Last week Mark Zuckerberg revealed video chat (see above video), the first of many new features in what will be called, “Launching Season 2011.” Yet, this announcement (conveniently timed one week after Google+ launched) only seems to add to the problems that Facebook has.
First and foremost, Facebook’s nightmare user interface offers a plethora of features, many of which don’t fit on one screen view much less a mobile application. More clutter won’t make the mess better. While an interesting business strategy — much like McDonalds’ approach to adding competitive products to its menu — sooner or later so many features are just too much. On the contrary, additions are bound to make Facebook’s menu of social offerings even harder to navigate.
Facebook needs to address its user interface, wonky personal list issues, and privacy concerns as Google+ did with its next generation offering. Google+ is not perfect by a long mile, but it did up the ante.
Consider the whole mobile experience. Everyone knows the mobile revolution is upon us. Just today Pew released a study showing 25% of Americans prefer accessing the Internet on their smartphones.
If the Facebook web interface is bad, the mobile interface is from hell. Google+ was clearly designed with mobile use in mind. The Android app is fantastic, and exposes a lot of weaknesses in the half functional Facebook app. The inability to provide a great experience in a touch environment is a major competitive issue for Facebook. Not only does it have Google+ to contend with, but Twitter will soon be integrated into all iPhones. Mobile will be a two front war for Facebook.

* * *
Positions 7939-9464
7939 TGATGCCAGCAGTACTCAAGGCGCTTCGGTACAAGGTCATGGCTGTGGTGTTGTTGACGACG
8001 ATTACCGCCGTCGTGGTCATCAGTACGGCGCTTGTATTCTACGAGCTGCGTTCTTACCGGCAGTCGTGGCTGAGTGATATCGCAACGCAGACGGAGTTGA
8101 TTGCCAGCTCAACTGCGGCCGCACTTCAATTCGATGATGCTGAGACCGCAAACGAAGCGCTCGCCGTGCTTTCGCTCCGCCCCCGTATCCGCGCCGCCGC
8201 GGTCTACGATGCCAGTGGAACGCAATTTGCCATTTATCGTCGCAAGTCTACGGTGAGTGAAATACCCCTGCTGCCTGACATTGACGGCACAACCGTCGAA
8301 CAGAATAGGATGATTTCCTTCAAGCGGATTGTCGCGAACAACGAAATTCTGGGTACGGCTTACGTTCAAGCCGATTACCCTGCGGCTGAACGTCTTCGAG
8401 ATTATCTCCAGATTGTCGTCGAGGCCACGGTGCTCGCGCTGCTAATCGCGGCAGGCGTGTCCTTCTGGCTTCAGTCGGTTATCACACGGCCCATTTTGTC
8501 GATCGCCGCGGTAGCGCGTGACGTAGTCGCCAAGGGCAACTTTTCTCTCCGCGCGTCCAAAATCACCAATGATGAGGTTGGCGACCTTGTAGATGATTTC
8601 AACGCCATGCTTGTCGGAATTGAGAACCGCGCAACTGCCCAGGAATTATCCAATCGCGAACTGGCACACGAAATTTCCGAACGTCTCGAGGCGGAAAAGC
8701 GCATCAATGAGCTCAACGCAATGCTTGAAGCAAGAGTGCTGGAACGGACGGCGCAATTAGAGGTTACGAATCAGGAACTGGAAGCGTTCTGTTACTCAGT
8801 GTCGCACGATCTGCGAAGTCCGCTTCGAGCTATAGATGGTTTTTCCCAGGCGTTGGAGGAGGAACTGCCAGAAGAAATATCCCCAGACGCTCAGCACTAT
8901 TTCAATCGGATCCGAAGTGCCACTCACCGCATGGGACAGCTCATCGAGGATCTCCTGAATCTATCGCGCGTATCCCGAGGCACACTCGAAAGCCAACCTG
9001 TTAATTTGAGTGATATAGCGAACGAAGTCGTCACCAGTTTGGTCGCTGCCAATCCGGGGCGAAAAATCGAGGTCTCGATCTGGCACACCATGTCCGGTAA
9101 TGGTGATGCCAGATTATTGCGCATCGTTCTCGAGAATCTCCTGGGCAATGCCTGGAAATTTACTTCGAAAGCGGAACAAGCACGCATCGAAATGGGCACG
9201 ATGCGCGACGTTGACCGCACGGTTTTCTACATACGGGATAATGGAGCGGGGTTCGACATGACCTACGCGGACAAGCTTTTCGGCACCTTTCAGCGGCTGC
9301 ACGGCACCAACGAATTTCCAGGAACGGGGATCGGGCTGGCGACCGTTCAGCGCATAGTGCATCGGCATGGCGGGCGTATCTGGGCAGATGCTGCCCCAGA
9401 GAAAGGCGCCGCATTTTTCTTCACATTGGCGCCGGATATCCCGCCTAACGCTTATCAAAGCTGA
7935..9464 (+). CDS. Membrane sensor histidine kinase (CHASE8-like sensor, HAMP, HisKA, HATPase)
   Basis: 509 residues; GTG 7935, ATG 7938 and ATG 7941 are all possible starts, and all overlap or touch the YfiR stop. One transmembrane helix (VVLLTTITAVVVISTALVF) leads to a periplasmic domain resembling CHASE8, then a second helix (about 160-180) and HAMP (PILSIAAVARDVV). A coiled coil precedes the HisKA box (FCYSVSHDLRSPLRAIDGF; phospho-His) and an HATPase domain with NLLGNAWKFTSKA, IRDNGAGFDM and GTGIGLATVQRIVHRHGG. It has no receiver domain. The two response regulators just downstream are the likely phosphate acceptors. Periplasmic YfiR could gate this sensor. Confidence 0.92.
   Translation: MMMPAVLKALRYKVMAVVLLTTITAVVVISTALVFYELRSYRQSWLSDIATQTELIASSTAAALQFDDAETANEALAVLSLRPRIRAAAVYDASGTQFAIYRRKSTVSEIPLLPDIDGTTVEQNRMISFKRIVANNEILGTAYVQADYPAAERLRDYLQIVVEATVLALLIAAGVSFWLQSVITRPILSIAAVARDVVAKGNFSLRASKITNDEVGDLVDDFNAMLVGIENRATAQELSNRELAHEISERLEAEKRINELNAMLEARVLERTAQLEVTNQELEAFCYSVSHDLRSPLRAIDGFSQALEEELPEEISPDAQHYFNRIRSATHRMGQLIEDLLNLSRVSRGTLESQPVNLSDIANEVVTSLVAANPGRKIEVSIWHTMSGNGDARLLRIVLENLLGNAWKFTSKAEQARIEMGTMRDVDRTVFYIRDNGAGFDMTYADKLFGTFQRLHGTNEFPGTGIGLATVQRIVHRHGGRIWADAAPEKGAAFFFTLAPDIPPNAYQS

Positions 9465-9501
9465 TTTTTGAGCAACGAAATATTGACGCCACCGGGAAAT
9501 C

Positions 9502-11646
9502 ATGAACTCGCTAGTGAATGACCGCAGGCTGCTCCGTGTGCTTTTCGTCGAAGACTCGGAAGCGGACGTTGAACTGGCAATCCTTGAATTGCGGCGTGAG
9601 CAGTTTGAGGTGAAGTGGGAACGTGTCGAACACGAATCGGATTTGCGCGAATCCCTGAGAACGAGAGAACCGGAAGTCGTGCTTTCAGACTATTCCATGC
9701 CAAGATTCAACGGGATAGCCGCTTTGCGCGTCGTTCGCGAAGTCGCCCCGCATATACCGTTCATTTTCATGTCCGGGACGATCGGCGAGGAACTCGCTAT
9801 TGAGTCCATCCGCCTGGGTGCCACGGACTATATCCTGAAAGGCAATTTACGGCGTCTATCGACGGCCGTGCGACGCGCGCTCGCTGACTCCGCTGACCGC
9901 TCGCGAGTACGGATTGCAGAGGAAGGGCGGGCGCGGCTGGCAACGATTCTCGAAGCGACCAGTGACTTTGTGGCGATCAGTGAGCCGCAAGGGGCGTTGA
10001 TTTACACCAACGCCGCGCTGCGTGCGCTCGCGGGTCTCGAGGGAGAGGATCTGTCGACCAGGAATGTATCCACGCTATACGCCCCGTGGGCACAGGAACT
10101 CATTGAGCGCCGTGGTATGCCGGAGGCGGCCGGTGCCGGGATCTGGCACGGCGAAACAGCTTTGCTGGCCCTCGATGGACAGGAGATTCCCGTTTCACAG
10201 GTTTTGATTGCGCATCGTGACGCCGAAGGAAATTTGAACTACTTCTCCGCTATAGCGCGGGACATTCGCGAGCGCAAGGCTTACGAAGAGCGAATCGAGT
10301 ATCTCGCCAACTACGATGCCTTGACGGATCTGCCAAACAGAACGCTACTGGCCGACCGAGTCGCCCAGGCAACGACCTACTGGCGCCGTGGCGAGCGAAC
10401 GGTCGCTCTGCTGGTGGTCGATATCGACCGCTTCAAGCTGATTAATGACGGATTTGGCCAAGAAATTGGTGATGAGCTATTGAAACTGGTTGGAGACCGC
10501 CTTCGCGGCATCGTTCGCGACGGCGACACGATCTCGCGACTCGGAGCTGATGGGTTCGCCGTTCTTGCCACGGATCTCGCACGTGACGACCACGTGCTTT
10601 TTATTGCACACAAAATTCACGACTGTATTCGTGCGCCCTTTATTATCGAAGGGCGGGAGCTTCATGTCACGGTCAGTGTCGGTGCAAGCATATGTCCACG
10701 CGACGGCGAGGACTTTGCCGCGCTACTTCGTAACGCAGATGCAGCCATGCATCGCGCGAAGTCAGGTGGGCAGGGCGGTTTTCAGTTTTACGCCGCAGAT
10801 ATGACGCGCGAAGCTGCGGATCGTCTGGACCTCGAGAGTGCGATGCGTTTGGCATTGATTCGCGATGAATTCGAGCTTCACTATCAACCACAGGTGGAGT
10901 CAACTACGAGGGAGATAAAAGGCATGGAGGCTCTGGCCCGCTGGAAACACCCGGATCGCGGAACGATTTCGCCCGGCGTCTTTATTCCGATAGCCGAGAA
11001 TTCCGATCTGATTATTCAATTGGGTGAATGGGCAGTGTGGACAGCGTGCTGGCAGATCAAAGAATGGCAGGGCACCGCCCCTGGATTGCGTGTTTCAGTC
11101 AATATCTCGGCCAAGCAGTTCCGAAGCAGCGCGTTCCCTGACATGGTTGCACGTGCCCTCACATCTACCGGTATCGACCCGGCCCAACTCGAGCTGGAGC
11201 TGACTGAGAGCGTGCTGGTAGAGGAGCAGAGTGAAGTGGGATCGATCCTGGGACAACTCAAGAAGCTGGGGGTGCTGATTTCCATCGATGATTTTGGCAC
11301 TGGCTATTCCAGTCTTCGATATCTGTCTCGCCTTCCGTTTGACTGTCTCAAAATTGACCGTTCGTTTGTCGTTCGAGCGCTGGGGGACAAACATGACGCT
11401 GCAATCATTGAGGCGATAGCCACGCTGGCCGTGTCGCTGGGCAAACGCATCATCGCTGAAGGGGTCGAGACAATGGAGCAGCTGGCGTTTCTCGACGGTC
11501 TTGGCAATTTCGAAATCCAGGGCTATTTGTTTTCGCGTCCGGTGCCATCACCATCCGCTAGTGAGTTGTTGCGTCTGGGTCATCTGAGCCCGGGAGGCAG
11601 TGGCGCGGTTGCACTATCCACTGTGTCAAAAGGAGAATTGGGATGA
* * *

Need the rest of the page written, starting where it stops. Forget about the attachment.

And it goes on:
Like other networks Google+ has privacy issues with content licensing, too. But at least it is built on an opt-in premises with circles of friends rather a big jambalaya of friends, colleagues, and family. It respects the way we work as people and our sense of privacy. This is the exact opposite of Facebook’s approach, which is empire building at the expense of its users.
You can easily make the argument that Google+ is in the beginning, and doesn’t warrant a response, even if it has five million users already. Facebook has 750 million users. But Inside Facebook recently reported that Facebook’s growth has stabilized in early adopter countries, and is even retracting in some months.
Time has shown over and over again that big web companies lose their stature. The “Death” of Facebook is not so unfathomable this month. To stave off that loss of stature, Facebook needs to address its UI and privacy issues rather than create more of the same problem.
What do you think of Facebook’s response (or does it need to respond)?